Celebrating Chelsea

10 years after Chelsea Detrick '07 died of cancer, her father is making sure her legacy is not forgotten.

The landmarks and hairstyles vary, but Chelsea Detrick’s smile stays the same. The images, part of a memorial slideshow made by her family after cancer took her life, show Chelsea in New York City, by the Eiffel Tower, floating on a river in Thailand. Exploring the world with her father, Glenn, was a huge part of her life and now, 10 years after her death, Glenn is making sure that the world continues to celebrate Chelsea.

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Glenn fondly remembers the first international trip he took with Chelsea, then 14, and her little sister, Liza. When they arrived in Paris, he handed Chelsea the subway map and asked her to figure out how to get to the hotel. Although she was initially baffled, after a few days in Paris she would maneuver around the city easily. “Travel is both interesting and developmental. My daughters have traveled to learn and experience other cultures but also to help them get a sense of what they can handle,” Glenn says.

A native of St. Louis, Missouri, Chelsea came to Elon in 2003 and earned a degree in psychology. While at Elon, she continued to embrace traveling and spent a semester abroad in London. Glenn reflects on her independence and fearlessness with pride. “Although she was introverted, she still went to London on her own and loved the experience,” he says. “I felt good about that because I know it was challenging. She easily could have chosen not to go. But she did it.”

Chelsea Detrick ’07

After her graduation in 2007, Glenn and Chelsea drove cross country from Elon to Seattle, her new home. Neither would’ve guessed at the time, but it was the final trip the longtime travel partners took together. Chelsea was diagnosed with cancer the following year and passed away in April of 2009. “As I was dealing with the grief,” Glenn says, “I felt that I could be depressed, or I could work to guide the future in a positive way. I wanted to create something constructive and useful in her memory.”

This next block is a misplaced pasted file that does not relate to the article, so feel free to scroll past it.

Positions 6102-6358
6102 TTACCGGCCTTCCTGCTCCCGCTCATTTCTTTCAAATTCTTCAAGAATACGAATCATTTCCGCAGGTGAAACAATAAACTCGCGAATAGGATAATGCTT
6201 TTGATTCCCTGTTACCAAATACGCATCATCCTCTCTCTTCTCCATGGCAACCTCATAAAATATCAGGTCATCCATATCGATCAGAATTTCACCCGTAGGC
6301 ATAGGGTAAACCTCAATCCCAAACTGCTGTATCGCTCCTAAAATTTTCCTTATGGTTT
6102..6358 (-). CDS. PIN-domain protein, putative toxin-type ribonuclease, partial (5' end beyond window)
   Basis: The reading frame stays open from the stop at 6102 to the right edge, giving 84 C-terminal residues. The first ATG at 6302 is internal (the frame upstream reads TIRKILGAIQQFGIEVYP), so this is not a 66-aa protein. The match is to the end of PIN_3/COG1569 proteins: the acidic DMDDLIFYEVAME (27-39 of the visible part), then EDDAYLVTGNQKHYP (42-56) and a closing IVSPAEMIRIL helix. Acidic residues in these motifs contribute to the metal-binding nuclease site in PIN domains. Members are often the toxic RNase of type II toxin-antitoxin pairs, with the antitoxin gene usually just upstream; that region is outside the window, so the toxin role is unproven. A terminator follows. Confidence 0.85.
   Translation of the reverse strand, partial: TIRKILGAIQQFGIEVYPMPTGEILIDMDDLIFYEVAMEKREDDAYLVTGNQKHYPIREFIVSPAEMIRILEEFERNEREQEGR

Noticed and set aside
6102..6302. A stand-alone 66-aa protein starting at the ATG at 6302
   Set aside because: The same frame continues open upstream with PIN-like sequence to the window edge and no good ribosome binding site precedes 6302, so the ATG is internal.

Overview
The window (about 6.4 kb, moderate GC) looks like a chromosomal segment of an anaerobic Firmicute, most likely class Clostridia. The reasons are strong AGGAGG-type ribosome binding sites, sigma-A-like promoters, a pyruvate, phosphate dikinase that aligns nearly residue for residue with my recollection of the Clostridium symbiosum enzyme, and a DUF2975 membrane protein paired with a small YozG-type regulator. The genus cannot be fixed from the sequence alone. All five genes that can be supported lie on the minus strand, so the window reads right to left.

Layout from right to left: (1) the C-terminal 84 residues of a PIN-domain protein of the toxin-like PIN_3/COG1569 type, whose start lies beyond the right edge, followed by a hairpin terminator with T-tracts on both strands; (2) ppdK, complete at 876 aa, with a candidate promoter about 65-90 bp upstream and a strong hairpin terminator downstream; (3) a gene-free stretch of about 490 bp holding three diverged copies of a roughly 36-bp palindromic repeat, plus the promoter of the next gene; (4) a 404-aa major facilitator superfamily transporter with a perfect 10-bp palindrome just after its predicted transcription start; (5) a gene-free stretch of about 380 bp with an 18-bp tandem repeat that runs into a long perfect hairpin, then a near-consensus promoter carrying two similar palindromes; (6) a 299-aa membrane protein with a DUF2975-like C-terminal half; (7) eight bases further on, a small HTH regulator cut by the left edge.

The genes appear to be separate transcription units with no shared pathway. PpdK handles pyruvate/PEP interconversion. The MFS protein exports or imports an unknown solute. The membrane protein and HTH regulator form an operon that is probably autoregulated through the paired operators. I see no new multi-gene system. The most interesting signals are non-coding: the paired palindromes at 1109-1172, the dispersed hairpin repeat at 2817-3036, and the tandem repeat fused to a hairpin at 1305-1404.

Chelsea loved her time at Webster Groves High School, so Glenn’s first project in her honor was creating an experiential learning center there. Through the school’s Chelsea Detrick Experiential Learning Center, students get academic credit and support for programming like job shadowing, travel, service and internships. The center also offers scholarships for a graduating senior heading to college. Nine years ago, the scholarship program awarded its first scholarship to Melissa Bodkin, who teaches art at a St. Louis middle school.

Although the funding was certainly helpful, Melissa appreciates the recognition the most. She was planning to attend art school and felt the scholarship helped confirm her choice. The Chelsea Scholarship is awarded to a female student who is a high achiever and respected by her teachers and peers but who may be overlooked for other scholarships. Melissa and Glenn remain connected, and Glenn recently attended an art show featuring her students’ work. “He’s always been very supportive and interested in what I’m doing, wanting to help out any way he can,” she says.

There’s a second Chelsea Center in Kathmandu, Nepal, housed within the Nepal Orphans Home. It opened in 2013 and was expanded into a separate building and renamed the Chelsea Education and Community Center in 2017. The center is an important community resource, offering training for the children who live there as well as free language, computer and math courses for local women. Glenn participated in an awards ceremony at the school and presented a 72-year-old woman with the inspiration award. She takes a variety of classes at the center six days a week, embracing the opportunity to grow and learn. “Our tagline is ‘Educate, Engage and Empower,’ and it was amazing to see all of the energy and enthusiasm for learning in these women, from 25 years old to 72. It’s quite a place,” he adds.

Chelsea’s legacy also reaches to Burkina Faso, where Glenn sponsors the Chelsea Scholarship. It covers the school fees for nine rural children, who would be unable to attend school otherwise. It’s just the sort of thing Chelsea would have loved. “Chelsea didn’t get to live a long life,” Glenn says. “But because she lived, there are people on three continents getting opportunities that they wouldn’t have had. I think she’d be happy that there is good being done in her name.”